The mention of Bihar doesn't exactly tingle the curiosity of a traveler as, say, a Kerala or a Rajasthan might. Having constantly found itself embroiled in political and economic disputes, and being one of the poorest states in the country, tourism isn't exactly what the state machinery is gearing itself towards promoting. However, it is precisely its non-visibility on the tourism map that makes Bihar an excellent destination for those looking to offroad in India. There is a rusticness about it, a certain raw energy that permeates through everything you will see and experience here that sets it apart from the tourist-driven cities which feel overly sanitised. Comparatively, Bihar is unapologetic and in your face.
Having been born and brought up here, I always heard stories of Bihar's glorious past. But it was in my years as a student of history at Delhi University that I truly grasped how crucial a role Bihar has played in the shaping of the subcontinent. Having been the seat of the Mauryan and Gupta empires between the 4th century BC and 7th century AD, and much later being the place from where Mahatma Gandhi launched the satyagraha movement -- which you can argue was the bedrock of the Indian independence movement -- Bihar has always been an excellent vantage point for a chronicle of the times. This is apparent even today when you travel through the land and experience the heady amalgamation of Buddhist, Jain, Hindu, Sufi, and Sikh influences.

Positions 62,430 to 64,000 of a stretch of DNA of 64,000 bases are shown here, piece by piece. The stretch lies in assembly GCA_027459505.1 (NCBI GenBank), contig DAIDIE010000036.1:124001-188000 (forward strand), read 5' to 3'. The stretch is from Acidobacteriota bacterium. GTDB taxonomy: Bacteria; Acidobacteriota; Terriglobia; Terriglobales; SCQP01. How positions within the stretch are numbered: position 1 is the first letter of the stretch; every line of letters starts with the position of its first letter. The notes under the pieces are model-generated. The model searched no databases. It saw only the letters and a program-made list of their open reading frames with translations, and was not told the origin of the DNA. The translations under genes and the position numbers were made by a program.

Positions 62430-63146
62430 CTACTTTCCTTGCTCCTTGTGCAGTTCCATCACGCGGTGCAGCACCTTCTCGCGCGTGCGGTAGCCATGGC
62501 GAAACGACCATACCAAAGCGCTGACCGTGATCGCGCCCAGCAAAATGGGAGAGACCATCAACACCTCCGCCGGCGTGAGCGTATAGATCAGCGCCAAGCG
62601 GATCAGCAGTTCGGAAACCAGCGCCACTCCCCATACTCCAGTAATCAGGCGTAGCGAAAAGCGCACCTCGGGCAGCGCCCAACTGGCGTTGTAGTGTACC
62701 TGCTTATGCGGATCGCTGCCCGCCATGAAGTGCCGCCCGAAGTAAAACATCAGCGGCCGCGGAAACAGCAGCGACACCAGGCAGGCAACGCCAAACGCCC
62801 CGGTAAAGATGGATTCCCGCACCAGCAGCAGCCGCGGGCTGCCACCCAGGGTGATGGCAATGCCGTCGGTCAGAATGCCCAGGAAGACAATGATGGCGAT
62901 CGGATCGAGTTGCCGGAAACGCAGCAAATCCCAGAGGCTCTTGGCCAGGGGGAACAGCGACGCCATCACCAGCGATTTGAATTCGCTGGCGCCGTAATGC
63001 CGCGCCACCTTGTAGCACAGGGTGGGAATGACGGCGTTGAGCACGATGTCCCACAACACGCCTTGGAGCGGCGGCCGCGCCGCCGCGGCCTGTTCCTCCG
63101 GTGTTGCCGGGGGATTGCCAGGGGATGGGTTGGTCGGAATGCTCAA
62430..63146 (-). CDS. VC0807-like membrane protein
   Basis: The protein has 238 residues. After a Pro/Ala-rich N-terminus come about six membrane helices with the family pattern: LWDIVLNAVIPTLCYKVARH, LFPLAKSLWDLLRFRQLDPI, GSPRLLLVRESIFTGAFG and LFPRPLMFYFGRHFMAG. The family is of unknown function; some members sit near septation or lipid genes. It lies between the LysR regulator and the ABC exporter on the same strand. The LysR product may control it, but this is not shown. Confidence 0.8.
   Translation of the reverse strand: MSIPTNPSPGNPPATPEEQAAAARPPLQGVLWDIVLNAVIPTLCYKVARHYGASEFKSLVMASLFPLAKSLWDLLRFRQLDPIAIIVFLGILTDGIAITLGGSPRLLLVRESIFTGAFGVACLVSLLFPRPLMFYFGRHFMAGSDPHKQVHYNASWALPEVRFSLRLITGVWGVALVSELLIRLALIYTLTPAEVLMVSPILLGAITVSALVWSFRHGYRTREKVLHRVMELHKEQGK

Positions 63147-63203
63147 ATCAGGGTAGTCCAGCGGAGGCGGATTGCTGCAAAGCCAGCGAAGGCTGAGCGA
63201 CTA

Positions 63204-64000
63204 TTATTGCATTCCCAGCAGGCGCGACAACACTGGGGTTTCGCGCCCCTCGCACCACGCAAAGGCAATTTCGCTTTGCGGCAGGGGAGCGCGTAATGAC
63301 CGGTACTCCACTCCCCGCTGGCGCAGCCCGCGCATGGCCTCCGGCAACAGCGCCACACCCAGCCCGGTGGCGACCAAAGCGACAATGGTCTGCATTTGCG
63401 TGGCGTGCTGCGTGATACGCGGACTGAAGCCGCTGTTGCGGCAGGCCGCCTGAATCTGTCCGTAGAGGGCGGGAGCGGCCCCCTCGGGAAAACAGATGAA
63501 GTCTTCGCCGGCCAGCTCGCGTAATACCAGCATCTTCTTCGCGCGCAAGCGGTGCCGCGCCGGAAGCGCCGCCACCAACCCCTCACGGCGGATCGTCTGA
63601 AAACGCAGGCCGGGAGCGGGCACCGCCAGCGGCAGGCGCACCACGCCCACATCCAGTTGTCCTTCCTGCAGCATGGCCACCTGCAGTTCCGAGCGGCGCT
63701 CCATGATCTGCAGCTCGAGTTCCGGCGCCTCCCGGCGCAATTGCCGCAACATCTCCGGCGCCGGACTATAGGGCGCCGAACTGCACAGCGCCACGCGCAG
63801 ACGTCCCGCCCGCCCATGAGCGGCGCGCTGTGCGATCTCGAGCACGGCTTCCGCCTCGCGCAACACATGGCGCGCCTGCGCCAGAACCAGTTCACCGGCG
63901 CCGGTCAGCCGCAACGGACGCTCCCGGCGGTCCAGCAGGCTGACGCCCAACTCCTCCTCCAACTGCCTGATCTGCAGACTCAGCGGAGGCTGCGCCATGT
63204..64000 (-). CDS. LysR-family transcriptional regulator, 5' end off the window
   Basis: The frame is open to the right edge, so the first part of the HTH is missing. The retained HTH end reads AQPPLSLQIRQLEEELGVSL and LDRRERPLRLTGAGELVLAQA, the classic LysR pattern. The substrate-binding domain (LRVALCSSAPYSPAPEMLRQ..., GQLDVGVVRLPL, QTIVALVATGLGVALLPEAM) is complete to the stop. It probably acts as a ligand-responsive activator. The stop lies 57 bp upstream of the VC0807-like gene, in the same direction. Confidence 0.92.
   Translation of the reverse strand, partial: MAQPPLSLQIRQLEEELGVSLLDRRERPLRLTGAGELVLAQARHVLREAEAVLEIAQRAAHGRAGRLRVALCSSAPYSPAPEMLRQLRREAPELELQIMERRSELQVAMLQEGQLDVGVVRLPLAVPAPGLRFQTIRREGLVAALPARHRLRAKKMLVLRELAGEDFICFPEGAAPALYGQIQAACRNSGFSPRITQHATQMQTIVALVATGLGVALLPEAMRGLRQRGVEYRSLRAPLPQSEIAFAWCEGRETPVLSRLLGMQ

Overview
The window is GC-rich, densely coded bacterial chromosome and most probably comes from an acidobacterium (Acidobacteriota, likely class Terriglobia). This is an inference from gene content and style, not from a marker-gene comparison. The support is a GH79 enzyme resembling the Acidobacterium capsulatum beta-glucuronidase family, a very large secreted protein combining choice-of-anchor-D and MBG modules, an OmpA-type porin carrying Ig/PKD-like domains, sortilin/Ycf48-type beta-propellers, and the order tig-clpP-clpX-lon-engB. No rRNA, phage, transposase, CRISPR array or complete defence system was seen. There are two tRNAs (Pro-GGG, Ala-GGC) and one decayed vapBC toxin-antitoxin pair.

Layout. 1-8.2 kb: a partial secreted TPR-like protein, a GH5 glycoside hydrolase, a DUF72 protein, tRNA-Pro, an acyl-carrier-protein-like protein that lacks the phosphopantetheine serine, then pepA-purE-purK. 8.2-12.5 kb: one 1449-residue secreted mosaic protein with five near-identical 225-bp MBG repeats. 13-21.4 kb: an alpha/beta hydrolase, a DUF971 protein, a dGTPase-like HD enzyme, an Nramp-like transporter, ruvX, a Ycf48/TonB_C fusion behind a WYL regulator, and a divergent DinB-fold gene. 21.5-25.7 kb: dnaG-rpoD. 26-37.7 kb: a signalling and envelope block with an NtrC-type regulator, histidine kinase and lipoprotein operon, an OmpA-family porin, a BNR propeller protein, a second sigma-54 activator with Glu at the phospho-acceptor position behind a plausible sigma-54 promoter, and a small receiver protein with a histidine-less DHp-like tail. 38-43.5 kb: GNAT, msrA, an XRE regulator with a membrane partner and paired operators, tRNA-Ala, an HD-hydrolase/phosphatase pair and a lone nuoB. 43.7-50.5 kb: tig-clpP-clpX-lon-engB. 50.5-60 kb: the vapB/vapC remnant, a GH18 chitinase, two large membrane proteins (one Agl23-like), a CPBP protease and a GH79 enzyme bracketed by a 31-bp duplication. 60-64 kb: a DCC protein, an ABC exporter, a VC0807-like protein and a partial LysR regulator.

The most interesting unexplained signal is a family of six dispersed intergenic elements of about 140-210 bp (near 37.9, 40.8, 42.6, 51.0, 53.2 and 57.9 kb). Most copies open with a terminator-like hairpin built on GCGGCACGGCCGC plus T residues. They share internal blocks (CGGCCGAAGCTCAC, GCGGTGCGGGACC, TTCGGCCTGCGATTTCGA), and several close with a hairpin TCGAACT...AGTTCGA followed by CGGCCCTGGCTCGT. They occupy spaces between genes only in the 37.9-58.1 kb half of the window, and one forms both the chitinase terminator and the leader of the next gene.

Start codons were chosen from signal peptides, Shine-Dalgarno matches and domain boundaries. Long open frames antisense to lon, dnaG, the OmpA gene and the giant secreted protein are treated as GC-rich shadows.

Of the numerous journeys Bihar offers, I have picked out one with a healthy sprinkling of history, culture and beauty. It starts with the grand stupa in Kesaria, traces its path over to the Madhubani makers in the east and the Kaklot falls in the south and ends at Nalanda -- the ancient university of classical learning. This is my humble attempt at putting this state on the travel map -- a place where it truly belongs.